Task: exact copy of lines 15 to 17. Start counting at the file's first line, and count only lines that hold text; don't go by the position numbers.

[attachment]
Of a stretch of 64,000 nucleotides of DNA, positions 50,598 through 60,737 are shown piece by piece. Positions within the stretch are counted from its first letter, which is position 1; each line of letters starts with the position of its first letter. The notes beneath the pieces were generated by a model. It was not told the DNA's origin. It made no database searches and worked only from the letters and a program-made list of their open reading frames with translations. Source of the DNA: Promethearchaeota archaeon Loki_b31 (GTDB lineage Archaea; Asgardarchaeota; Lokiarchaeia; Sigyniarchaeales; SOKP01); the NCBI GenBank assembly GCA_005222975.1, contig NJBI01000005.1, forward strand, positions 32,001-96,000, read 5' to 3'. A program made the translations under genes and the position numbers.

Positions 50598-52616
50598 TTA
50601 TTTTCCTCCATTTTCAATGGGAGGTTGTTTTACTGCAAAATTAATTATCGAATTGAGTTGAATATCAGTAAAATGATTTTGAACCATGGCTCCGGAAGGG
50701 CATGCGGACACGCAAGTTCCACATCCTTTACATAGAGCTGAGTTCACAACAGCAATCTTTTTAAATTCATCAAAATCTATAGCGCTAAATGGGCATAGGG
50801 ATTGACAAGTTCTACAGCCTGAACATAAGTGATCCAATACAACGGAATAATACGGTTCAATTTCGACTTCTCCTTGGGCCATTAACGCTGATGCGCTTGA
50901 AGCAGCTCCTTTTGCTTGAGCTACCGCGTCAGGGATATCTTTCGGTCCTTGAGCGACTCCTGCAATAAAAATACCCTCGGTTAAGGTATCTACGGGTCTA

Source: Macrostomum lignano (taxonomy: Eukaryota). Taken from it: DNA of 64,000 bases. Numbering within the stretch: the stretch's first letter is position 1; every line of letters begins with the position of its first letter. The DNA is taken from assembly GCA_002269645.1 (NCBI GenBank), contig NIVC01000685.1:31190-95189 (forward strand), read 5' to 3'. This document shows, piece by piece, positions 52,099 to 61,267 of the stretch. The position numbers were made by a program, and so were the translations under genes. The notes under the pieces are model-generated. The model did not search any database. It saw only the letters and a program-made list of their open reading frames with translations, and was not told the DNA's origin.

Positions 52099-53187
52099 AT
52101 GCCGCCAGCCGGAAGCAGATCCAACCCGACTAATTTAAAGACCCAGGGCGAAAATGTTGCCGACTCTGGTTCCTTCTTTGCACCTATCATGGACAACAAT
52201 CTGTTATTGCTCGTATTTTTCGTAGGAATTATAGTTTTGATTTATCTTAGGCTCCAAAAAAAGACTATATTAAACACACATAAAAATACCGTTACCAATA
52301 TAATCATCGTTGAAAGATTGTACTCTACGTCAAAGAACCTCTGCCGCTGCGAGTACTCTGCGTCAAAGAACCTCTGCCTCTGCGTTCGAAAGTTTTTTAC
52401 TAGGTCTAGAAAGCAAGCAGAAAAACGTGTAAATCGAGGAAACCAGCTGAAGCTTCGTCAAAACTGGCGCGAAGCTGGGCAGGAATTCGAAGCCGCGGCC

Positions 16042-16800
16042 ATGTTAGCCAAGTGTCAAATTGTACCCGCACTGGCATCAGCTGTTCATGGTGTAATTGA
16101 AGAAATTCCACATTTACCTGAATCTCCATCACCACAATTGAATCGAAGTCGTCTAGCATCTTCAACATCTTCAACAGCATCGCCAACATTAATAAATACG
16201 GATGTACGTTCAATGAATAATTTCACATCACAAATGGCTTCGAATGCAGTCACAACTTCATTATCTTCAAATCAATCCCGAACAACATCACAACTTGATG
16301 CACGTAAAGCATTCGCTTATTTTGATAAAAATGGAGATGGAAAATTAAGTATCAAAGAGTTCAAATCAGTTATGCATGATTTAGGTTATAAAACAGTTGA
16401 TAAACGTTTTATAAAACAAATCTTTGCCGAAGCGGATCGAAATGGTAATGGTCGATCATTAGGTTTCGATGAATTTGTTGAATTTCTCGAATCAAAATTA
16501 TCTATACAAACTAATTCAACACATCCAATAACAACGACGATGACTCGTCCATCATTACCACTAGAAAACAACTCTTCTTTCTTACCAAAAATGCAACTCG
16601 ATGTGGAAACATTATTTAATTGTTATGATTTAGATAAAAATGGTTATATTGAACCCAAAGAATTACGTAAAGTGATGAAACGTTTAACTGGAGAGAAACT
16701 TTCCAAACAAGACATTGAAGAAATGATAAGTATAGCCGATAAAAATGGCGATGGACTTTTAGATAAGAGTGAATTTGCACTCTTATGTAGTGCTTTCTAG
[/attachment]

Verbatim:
Positions 16042-16800
16042 ATGTTAGCCAAGTGTCAAATTGTACCCGCACTGGCATCAGCTGTTCATGGTGTAATTGA
16101 AGAAATTCCACATTTACCTGAATCTCCATCACCACAATTGAATCGAAGTCGTCTAGCATCTTCAACATCTTCAACAGCATCGCCAACATTAATAAATACG